Monday, 28 July 2014

Addictive Air Stealth Missions... in an F-19

F-19 Stealth Fighter by Microprose...

The square, cardboard box arrived in the post one eagerly-awaited morning. It was my first expensive computer game. Inside, at least 2 five and a quarter-inch PC disks in crisp white envelopes, a quick-start guide, keyboard layouts for unique key-pressing, some vast and detailed war maps (4 zones) and a thick, lush manual. Is there anything more they could have done to make a young gamer feel more like a pilot destined to see the world? And get out of it alive? I read that manual front to back. Not only was it technical for in-game purposes but it would also describe the world and territories you’d be flying across like a travel guide. And these were real places. My geography and knowledge of jet fighters and warplanes would only improve. No game arrives like this anymore. 

Why was this game so special? When it loaded up and the carrier runway appeared, the world outside the cockpit was alive with radar, nearby planes, lights and beeps. Yes, the game actually worked where so many other games might crash suddenly in those days (or not load at all). Your mission objectives were clearly input and the navigation was set. It wasn’t just about destruction it was about survival and air stealth. What would be your score this time? or would you hear that familiar ‘crhhgh’ when the screen went dark and your military tributes appeared. 

And the missions: infiltrate undetected, bomb, dogfight, photograph etc, and get the all-important mission score after safe landing. Or win medals. Or even, ultimately, retire undefeated. But death would always come as missions and warzones toughened and the odds were really just too fragile.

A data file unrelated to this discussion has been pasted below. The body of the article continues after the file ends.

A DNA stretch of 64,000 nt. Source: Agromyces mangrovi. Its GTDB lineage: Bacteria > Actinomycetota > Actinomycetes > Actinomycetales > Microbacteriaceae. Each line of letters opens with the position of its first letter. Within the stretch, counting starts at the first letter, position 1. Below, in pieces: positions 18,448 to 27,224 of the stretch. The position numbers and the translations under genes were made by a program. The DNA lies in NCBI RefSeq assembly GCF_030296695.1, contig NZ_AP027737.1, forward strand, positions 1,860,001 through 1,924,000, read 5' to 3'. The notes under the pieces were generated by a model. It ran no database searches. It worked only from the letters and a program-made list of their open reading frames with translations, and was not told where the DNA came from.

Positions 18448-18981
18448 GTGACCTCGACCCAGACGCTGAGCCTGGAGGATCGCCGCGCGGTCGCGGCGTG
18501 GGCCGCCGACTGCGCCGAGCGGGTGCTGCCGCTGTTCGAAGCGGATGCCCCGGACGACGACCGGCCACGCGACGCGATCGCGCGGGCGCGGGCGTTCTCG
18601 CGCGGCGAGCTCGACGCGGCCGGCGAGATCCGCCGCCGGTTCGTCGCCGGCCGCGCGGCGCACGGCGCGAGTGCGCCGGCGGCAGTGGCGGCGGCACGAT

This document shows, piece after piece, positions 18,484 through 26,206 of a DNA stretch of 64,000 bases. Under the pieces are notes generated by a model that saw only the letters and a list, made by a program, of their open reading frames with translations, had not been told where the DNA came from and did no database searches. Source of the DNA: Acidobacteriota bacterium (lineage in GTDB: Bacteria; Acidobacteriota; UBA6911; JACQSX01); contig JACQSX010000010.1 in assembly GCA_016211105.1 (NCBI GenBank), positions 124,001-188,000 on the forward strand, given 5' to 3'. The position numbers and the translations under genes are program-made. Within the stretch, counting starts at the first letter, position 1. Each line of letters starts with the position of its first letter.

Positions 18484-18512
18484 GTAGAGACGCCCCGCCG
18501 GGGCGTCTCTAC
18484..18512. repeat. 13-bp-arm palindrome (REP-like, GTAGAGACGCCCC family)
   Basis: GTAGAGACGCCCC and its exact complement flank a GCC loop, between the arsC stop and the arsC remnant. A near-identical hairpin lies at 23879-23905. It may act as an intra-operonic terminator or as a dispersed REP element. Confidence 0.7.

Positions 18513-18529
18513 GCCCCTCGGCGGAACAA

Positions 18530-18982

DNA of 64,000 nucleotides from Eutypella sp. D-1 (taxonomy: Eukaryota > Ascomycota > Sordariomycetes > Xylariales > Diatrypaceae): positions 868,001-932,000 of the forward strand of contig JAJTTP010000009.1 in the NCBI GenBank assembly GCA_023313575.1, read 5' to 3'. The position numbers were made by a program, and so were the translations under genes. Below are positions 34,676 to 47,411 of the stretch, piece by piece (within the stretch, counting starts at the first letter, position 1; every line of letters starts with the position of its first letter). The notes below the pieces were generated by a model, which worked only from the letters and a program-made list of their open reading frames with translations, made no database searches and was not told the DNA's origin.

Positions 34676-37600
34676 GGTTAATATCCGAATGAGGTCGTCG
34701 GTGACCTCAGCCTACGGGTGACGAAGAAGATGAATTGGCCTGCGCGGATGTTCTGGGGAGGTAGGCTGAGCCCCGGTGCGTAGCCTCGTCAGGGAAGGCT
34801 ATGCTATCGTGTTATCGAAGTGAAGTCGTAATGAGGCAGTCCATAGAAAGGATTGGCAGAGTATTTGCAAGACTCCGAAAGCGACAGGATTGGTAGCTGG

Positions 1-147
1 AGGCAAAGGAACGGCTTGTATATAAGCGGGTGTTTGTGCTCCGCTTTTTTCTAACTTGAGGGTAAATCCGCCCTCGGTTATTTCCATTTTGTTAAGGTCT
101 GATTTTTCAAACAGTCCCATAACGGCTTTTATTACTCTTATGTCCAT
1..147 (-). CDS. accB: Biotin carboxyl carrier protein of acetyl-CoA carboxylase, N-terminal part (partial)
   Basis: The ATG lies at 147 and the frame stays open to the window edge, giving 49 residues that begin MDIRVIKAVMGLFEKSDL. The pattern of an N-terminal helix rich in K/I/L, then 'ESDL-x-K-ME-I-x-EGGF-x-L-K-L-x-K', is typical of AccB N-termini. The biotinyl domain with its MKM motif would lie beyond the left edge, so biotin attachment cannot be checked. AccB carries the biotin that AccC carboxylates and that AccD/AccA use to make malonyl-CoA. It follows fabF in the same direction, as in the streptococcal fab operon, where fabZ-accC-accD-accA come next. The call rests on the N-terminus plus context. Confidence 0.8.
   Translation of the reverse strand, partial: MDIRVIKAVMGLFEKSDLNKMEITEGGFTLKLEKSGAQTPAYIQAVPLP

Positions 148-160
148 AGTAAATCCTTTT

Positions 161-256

Even with such limited graphics there was a huge sense of freedom and detail: bridges to fly beneath, real-world towns and cities to crash into. The hours spent looking at those cold war-inspired maps. 

You know, I still feel like playing a mission of this game. It was just so clear and fulfilling and getting a medal and/or a promotion(s) after a (really big) score just meant the world. Sid Meier worked on this, before his strategy games made him a name to sell games. It joins the ranks of rich games that can still be played after 20 years.

From Wikipedia: MicroProse released the game on the same day that the United States military first admitted the existence of its F-117A Nighthawk stealth fighter. Before the game's release many had speculated on a missing aircraft in the United States Air Force's numbering system, the F-19. The game was based on an educated guess about what the secret stealth fighter would be like. Subsequent revisions of the game incorporated the actual F-117 as well as the F-19.